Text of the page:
Theoretically, I've wondered about if our antibody levels could have any affect. I mean, we know that breastmilk is supposed to be chock full of various antibodies from us, right? And if you are making antibodies against gluten, and your child gets your antibodies in the breastmilk, perhaps that is making the baby react? Might not even be that they react to gluten, but that their body is using the antibodies that your body is providing? Maybe there can be difficulty with the heightened levels of of the antibody in your body, especially as they are usually concentrated in the breastmilk.

That's honestly just a complete and utter guess. I know that IgA and IgG are both in breastmilk, so it's made me...curious. I don't know that it's ever really been studied, however. I've never seen anything on it. Just wonder how it would translate for little ones exposed to it, you know?

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In the modern world, we hear so often: X food just doesn't agree with me, or X food gives me gas, and we think that this is normal. The one thing I've learned after finding out about all our food issues is that people whose bodies DON'T have problems with these foods? They don't have issues with it 'agreeing' with them or giving them gas or bloating. The only people who seem to have trouble with it is the ones whose bodies are reacting inappropriately somehow to it.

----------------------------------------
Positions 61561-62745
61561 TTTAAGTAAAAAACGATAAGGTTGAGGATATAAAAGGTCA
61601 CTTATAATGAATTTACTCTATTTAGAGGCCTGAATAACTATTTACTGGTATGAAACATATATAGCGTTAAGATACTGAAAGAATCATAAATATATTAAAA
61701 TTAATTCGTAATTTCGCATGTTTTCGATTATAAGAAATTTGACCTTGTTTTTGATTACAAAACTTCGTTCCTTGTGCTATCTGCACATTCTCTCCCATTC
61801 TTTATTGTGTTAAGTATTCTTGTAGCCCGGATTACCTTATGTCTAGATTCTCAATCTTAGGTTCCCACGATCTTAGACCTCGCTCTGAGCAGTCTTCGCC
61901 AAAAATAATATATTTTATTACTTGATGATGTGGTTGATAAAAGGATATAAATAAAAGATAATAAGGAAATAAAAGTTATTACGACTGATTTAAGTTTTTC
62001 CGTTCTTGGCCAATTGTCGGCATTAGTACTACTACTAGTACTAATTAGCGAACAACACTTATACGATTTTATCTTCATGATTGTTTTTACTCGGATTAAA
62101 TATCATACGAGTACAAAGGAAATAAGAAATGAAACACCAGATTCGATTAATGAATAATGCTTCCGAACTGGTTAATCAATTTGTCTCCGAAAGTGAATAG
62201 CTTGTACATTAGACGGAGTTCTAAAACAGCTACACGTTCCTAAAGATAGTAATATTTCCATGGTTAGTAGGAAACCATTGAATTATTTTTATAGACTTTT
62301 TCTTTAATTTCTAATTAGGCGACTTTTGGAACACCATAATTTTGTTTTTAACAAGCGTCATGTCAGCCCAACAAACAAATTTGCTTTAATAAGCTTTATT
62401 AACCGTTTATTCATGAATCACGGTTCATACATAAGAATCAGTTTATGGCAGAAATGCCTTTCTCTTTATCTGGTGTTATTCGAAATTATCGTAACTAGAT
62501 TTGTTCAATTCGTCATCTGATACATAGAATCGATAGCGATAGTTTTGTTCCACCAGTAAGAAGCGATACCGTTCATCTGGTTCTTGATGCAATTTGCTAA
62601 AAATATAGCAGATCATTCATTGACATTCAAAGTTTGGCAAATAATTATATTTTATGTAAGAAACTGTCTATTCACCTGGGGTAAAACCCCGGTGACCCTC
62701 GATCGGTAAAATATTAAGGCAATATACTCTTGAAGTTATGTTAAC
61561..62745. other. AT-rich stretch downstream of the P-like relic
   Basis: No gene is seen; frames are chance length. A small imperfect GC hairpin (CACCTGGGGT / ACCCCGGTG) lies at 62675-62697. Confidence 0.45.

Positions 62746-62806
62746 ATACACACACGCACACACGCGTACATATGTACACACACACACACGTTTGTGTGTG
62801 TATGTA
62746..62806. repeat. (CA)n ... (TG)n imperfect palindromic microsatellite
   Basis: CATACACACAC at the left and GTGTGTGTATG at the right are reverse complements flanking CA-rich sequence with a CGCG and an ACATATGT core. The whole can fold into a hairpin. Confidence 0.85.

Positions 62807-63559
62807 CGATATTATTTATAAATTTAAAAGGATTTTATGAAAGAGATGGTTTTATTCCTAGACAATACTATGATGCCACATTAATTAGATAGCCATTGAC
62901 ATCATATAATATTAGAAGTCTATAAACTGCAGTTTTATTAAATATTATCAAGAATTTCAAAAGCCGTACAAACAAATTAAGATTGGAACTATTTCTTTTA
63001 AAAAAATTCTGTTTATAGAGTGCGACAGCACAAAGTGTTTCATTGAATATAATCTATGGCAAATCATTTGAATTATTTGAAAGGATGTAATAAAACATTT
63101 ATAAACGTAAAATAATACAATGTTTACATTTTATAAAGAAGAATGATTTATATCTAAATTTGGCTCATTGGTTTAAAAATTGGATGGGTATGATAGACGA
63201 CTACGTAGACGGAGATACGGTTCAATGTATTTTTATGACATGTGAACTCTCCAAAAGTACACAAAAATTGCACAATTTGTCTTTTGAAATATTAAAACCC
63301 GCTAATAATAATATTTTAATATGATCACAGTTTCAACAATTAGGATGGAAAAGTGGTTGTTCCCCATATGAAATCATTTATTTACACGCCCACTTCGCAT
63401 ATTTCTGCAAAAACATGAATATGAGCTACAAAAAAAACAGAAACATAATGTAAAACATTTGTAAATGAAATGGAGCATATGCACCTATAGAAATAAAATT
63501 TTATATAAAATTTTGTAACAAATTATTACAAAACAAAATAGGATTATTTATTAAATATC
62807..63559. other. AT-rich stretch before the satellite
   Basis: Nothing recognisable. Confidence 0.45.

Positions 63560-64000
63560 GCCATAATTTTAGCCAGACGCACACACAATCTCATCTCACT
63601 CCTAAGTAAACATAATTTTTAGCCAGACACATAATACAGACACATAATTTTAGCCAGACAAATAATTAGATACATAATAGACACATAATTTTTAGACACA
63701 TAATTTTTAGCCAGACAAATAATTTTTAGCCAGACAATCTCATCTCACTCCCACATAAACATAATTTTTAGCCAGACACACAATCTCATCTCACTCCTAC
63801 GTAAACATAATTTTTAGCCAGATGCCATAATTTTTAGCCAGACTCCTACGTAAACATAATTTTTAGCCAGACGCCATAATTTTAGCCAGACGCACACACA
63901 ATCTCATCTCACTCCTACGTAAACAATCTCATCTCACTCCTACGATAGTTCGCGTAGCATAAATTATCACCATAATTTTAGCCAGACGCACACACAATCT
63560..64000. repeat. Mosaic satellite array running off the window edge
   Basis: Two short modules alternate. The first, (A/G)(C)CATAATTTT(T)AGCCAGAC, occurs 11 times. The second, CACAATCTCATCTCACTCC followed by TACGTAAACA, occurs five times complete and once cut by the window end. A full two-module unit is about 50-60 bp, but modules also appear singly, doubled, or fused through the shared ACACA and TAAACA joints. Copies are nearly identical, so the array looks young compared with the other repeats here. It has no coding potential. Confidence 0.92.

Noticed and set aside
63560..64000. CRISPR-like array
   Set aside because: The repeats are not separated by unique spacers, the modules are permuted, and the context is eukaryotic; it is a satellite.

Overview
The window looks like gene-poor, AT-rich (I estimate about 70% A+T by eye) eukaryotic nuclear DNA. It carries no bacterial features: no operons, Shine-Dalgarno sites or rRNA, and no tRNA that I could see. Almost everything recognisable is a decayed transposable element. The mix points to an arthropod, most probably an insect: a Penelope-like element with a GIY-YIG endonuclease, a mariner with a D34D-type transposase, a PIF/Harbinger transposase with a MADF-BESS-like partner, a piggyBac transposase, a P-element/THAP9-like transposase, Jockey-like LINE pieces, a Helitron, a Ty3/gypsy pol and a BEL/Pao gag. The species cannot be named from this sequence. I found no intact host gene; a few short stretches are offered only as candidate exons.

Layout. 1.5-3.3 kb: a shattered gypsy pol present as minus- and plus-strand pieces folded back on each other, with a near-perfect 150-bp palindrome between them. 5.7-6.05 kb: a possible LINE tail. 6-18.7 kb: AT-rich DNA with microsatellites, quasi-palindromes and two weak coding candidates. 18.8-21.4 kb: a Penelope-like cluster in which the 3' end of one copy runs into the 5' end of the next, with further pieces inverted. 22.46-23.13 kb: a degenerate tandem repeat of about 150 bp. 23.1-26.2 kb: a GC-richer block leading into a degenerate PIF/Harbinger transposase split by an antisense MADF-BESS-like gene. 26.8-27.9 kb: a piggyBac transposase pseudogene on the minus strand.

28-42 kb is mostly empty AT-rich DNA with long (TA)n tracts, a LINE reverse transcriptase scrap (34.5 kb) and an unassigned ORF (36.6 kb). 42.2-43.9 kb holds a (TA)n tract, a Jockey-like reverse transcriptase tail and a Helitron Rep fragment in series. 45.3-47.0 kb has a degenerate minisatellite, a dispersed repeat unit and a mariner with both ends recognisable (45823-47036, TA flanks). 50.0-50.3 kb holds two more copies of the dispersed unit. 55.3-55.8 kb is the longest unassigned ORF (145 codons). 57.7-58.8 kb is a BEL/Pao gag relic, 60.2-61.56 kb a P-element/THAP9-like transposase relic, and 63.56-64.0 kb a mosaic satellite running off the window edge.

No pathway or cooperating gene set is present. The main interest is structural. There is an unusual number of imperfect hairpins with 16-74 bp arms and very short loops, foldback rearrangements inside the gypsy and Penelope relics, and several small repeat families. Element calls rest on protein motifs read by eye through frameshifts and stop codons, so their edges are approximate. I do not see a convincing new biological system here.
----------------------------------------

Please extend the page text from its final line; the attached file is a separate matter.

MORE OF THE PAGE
Funny how we're taught that all sorts of ill health is somehow normal, so we never try to get rid of it. :rolleyes:

"I think gluten is fine in moderation. Everything is fine in moderation"

Haha, yes. 18 months ago my mum said "don't be silly, everyone gets stomach aches". But I think she's getting tired of updates from the world of non-stomach-ache land and I might be able to convince her to join me here :)